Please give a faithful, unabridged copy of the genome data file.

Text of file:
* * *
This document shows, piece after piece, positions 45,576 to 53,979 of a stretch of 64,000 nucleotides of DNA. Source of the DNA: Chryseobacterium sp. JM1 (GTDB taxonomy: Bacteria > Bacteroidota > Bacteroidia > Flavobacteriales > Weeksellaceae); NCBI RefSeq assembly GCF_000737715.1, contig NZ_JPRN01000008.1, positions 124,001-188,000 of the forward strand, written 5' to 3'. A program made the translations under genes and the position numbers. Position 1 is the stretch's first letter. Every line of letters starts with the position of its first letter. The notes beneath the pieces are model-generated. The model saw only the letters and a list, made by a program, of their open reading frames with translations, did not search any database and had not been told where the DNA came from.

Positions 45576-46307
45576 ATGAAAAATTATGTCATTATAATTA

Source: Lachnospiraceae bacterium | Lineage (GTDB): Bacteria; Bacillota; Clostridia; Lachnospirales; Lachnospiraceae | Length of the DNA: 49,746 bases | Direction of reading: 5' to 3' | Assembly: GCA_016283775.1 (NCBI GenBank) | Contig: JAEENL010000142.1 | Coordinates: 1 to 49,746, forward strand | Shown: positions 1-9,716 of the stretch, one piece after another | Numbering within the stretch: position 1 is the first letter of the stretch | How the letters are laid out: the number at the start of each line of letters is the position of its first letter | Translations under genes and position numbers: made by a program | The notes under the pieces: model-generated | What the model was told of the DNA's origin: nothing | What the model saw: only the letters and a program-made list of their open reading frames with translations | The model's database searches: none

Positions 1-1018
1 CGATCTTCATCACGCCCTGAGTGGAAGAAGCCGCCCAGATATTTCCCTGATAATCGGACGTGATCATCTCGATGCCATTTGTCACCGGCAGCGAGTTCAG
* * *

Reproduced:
This document shows, piece after piece, positions 45,576 to 53,979 of a stretch of 64,000 nucleotides of DNA. Source of the DNA: Chryseobacterium sp. JM1 (GTDB taxonomy: Bacteria > Bacteroidota > Bacteroidia > Flavobacteriales > Weeksellaceae); NCBI RefSeq assembly GCF_000737715.1, contig NZ_JPRN01000008.1, positions 124,001-188,000 of the forward strand, written 5' to 3'. A program made the translations under genes and the position numbers. Position 1 is the stretch's first letter. Every line of letters starts with the position of its first letter. The notes beneath the pieces are model-generated. The model saw only the letters and a list, made by a program, of their open reading frames with translations, did not search any database and had not been told where the DNA came from.

Positions 45576-46307
45576 ATGAAAAATTATGTCATTATAATTA

Source: Lachnospiraceae bacterium | Lineage (GTDB): Bacteria; Bacillota; Clostridia; Lachnospirales; Lachnospiraceae | Length of the DNA: 49,746 bases | Direction of reading: 5' to 3' | Assembly: GCA_016283775.1 (NCBI GenBank) | Contig: JAEENL010000142.1 | Coordinates: 1 to 49,746, forward strand | Shown: positions 1-9,716 of the stretch, one piece after another | Numbering within the stretch: position 1 is the first letter of the stretch | How the letters are laid out: the number at the start of each line of letters is the position of its first letter | Translations under genes and position numbers: made by a program | The notes under the pieces: model-generated | What the model was told of the DNA's origin: nothing | What the model saw: only the letters and a program-made list of their open reading frames with translations | The model's database searches: none

Positions 1-1018
1 CGATCTTCATCACGCCCTGAGTGGAAGAAGCCGCCCAGATATTTCCCTGATAATCGGACGTGATCATCTCGATGCCATTTGTCACCGGCAGCGAGTTCAG